10) How many #1 singles/gold records did Dire Straits have? Did Dire Straits ever win a Grammy award? If not, how many times was Dire Straits nominated?: Dire Straits never actually had a number one single, but all six studio albums went gold in the US (and to higher status in the UK and Australia). So did their first live album Alchemy and first best-of Money for Nothing, which is a particularly impressive record by any standard. They won one Grammy for "Money for Nothing" and were nominated in 1980 for Best New Artist and for Best Rock Vocal Performance By a Duo or Group for "Sultans of Swing". They were also nominated in 1992 for "Calling Elvis".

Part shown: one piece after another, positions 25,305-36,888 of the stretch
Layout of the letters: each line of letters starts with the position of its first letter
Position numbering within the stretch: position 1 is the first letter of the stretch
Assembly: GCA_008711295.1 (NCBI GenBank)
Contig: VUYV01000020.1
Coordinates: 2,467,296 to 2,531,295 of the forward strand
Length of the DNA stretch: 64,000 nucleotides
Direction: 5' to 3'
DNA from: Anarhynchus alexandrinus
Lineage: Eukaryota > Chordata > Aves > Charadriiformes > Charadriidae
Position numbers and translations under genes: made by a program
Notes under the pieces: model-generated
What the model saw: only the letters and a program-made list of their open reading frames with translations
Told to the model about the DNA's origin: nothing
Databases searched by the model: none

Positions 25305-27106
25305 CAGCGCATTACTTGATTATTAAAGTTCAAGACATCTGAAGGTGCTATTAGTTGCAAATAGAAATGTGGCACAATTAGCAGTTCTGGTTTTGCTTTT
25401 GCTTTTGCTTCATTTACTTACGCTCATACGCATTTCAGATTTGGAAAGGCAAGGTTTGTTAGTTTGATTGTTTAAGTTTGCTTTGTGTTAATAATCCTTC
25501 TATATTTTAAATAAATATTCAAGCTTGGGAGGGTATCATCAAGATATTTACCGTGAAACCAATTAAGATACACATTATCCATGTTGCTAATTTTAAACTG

11) How many Grammy-level songs/albums did Dire Straits have? For how long of a period did Dire Straits dominate the music scene? How many Rolling Stone covers did Dire Straits appear on? Did most bands with this sort of impact go into the Hall of Fame?: Dire Straits had only one Grammy-level song in "Money for Nothing" and one album in Brothers in Arms - which actually won a Grammy for its videos only. They appeared on only three Rolling Stone covers, which is a very modest number for so commercially successful a band and does not auger well for their credentials.

12) If Dire Straits were the best artist at a concert, would it be likely that the concert would rock?: Yes. They were a major concert drawcard throughout their career and released several noted live albums, the first of which sold very well. With Knopfler's epic guitar work, it is not surprising they, like earlier jam bands, could be so effective live.